On Tuesday this past week, Bloomington’s city council dealt with 11 amendments to its unified development ordinance (UDO). They were thought to be the final amendments to the UDO. The first of the council’s special sessions devoted specifically to UDO amendments took place on Nov. 13.
But the council’s work on the update to the city’s basic planning and zoning document is not quite done.
Four new amendments appear on the council’s agenda for its final session on the UDO. Three are technical or semantic in character, but one is substantive. The substantive amendment, sponsored by councilmember Piedmont-Smith, would allow a flat-roofed building in a residential district, if the building has more than 1,000 square feet of gross floor area.
The final UDO session will take place on Wednesday, Dec. 18—just before the last regular city council meeting of the year. Other scheduled sessions on the UDO have been cancelled
After the last of the four amendments are considered on Wednesday, the council will consider the UDO, as amended, for final adoption. That comes after consideration of 72 proposed changes to the document that the city’s plan commission had recommended in late September on a 9–0 vote.
Two of the last four amendments are purely technical, meant to revise wording to be consistent with changes that were made in previous amendments.
One of the last four amendments is a revised version of something that councilmember Steve Volan had proposed previously, and then withdrawn. Am 45-R, as presented on Dec. 3, would have reduced parking allowances for several possible land uses. That’s in addition to changing the wording from maximum “requirement” to “allowance,” or in some cases “limit.”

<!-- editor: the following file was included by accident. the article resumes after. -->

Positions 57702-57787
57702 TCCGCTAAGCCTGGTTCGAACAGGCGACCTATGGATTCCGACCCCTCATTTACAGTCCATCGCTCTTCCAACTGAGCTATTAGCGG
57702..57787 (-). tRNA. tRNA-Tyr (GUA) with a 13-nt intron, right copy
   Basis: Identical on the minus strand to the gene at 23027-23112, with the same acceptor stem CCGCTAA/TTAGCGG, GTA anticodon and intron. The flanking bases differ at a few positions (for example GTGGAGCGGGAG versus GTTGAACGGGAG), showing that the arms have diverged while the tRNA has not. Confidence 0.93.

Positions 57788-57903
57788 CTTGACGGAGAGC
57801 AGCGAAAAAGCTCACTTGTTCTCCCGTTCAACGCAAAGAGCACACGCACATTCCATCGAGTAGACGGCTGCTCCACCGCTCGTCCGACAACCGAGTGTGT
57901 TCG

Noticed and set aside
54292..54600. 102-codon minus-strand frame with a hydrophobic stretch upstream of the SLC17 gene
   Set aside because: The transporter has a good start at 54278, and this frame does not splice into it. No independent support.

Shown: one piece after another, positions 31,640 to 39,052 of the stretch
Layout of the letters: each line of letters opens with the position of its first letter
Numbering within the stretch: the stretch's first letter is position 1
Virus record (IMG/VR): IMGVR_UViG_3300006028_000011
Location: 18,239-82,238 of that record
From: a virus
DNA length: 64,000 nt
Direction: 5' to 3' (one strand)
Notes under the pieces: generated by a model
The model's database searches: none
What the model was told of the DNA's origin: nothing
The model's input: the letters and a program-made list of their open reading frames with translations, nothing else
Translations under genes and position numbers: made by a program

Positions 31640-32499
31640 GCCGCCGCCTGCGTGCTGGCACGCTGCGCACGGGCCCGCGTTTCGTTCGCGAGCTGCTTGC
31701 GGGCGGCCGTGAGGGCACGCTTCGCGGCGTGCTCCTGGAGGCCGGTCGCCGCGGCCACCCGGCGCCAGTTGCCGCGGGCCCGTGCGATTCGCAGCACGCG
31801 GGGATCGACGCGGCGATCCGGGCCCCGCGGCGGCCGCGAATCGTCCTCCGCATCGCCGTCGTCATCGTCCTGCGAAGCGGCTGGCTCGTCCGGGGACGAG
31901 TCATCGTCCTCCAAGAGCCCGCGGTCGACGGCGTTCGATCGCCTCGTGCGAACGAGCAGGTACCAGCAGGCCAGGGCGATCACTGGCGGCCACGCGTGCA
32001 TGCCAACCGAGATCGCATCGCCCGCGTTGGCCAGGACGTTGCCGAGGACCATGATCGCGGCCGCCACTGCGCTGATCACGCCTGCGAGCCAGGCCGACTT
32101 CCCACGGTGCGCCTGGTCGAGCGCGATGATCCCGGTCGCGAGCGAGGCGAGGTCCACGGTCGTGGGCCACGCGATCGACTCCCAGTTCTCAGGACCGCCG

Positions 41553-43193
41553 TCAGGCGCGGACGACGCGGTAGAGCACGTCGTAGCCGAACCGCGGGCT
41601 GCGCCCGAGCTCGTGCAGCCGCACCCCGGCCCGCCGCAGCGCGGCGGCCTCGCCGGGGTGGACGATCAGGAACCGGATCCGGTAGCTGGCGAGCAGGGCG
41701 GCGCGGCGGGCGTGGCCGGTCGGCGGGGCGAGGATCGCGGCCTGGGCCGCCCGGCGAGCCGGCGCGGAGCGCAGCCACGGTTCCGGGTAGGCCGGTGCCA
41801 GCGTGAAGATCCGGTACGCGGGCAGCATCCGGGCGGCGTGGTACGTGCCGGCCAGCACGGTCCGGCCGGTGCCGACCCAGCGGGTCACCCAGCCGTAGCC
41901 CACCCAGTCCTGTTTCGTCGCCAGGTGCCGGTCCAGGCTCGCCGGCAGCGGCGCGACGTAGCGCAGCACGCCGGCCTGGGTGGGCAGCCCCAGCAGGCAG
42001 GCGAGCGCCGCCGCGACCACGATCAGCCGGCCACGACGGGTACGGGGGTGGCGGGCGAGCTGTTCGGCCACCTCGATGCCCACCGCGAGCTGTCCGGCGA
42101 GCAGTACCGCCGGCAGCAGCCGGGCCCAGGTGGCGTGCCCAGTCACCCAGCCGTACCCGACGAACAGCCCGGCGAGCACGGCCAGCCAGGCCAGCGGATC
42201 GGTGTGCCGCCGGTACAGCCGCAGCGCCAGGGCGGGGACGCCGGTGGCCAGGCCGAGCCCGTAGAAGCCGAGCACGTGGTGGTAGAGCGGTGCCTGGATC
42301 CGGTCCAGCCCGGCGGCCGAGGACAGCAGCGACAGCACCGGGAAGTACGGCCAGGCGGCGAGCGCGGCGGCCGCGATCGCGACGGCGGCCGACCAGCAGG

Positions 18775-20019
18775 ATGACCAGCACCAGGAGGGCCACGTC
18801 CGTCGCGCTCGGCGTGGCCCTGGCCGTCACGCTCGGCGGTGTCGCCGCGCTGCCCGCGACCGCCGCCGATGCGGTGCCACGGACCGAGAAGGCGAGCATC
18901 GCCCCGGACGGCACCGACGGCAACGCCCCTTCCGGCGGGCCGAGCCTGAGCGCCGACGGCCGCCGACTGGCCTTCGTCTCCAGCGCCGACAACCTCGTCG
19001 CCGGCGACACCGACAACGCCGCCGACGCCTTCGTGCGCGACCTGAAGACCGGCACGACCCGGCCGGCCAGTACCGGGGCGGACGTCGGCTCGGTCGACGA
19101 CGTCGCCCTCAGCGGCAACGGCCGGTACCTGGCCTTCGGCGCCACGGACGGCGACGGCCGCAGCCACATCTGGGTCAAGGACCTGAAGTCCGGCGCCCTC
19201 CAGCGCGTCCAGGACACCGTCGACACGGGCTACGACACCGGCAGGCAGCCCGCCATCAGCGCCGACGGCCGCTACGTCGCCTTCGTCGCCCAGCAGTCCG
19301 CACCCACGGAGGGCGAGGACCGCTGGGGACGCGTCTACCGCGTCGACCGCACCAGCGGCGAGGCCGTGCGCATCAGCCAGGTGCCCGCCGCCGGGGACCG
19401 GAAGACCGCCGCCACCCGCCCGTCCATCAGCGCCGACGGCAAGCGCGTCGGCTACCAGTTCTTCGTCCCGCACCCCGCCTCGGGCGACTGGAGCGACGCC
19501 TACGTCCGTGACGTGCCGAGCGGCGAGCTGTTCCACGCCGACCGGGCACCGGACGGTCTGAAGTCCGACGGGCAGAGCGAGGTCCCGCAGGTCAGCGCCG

The wording change, to give an accurate portrayal of the impact of the ordinance, got a favorable reception from Volan’s colleagues, when he presented it a week and a half ago. But the reduction in the number of parking spaces allowed didn’t get a positive reception. So for the revised amendment, Volan stripped out the reductions in numbers, and left intact the change in terminology.
The final new amendment to be considered is one that would allow flat roofs in residential zoning districts, as long as the building is big enough. That’s defined as “larger than 1,000 square feet of gross floor area.”
The strict pitched-roof requirement was, according to the amendment notes meant to prevent mobile homes in a residential district. Mobile homes have their own assigned zoning district, which is called RMH.
- Am 70 (CM Piedmont-Smith & staff) – Affects 20.04.020 & Table 4-2 – Adjusts Table 4-2 to incorporate changes made by Amendments 60 and 61.
- Am 71 (CM Rollo & staff) – Affects 20.04.020(e) & Table 4-6 – Updates Table 4-6 to use defined terms rather than language originally proposed in Amendment 63.
- Am 45-R (CM Volan) – Affects 20.04.060(e) & (h) – Replaces the term “requirement” with the terms “allowance” or “limit” and converts many of the maximum allowances to a standard measurement of “[number of spaces] per 1,000 sq. ft. GFA.”
- Am 72 (CM Piedmont) Allows flat roofs in residential zoning districts for primary structures which have a minimum size